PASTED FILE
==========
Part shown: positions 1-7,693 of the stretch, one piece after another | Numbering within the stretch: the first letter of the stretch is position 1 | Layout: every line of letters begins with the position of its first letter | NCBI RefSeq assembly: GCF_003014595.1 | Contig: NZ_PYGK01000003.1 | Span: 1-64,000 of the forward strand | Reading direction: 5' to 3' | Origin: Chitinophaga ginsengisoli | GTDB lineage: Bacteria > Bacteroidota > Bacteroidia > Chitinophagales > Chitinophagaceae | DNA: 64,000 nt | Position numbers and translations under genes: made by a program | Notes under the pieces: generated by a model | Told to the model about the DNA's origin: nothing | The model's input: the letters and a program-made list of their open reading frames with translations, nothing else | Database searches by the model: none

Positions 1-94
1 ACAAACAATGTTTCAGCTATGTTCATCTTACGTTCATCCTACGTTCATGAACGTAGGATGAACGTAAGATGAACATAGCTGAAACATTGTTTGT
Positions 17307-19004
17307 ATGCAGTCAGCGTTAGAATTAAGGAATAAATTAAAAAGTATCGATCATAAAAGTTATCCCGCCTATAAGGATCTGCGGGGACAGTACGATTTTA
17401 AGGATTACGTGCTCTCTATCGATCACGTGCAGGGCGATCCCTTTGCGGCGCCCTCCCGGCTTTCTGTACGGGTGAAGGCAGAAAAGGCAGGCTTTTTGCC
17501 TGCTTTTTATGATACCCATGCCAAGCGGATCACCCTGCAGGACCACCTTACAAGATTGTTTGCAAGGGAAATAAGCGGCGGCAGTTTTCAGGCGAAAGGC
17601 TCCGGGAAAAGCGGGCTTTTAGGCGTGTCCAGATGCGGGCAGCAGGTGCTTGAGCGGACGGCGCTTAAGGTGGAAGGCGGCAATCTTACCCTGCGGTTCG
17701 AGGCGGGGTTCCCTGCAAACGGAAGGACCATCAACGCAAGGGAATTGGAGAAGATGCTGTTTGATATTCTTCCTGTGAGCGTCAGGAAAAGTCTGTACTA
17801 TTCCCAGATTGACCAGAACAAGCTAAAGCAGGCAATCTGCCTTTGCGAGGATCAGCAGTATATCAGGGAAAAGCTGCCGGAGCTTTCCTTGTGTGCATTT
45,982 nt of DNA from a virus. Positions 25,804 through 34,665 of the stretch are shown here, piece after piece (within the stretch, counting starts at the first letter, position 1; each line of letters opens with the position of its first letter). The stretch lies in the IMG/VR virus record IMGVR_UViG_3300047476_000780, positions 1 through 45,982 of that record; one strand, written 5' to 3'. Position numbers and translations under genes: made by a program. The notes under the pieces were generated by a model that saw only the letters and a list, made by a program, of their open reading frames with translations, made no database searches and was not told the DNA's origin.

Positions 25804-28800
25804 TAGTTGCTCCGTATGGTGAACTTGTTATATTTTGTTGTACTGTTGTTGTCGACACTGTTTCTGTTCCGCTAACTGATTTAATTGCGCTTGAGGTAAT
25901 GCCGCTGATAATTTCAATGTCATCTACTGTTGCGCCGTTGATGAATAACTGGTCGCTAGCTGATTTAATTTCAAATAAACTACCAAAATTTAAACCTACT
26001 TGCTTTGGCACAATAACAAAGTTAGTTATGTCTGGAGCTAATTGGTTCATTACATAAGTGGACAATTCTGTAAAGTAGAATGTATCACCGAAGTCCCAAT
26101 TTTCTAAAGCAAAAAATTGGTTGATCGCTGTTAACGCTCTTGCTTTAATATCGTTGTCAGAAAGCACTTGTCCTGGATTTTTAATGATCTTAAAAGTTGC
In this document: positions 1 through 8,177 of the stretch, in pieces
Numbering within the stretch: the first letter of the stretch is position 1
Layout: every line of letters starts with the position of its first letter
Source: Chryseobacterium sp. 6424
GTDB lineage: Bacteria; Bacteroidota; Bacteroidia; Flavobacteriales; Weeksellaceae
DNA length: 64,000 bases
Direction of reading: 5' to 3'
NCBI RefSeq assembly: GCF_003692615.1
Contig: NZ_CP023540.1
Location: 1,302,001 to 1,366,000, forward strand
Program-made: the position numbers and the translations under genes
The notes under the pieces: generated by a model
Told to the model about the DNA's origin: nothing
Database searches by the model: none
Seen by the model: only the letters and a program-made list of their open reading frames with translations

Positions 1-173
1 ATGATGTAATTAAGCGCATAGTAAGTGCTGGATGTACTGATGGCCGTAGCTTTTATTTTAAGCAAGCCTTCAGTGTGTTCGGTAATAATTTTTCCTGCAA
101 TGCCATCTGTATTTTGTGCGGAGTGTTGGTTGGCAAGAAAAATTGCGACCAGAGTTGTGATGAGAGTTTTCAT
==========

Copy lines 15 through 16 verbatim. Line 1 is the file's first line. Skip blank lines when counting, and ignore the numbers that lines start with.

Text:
26001 TGCTTTGGCACAATAACAAAGTTAGTTATGTCTGGAGCTAATTGGTTCATTACATAAGTGGACAATTCTGTAAAGTAGAATGTATCACCGAAGTCCCAAT
26101 TTTCTAAAGCAAAAAATTGGTTGATCGCTGTTAACGCTCTTGCTTTAATATCGTTGTCAGAAAGCACTTGTCCTGGATTTTTAATGATCTTAAAAGTTGC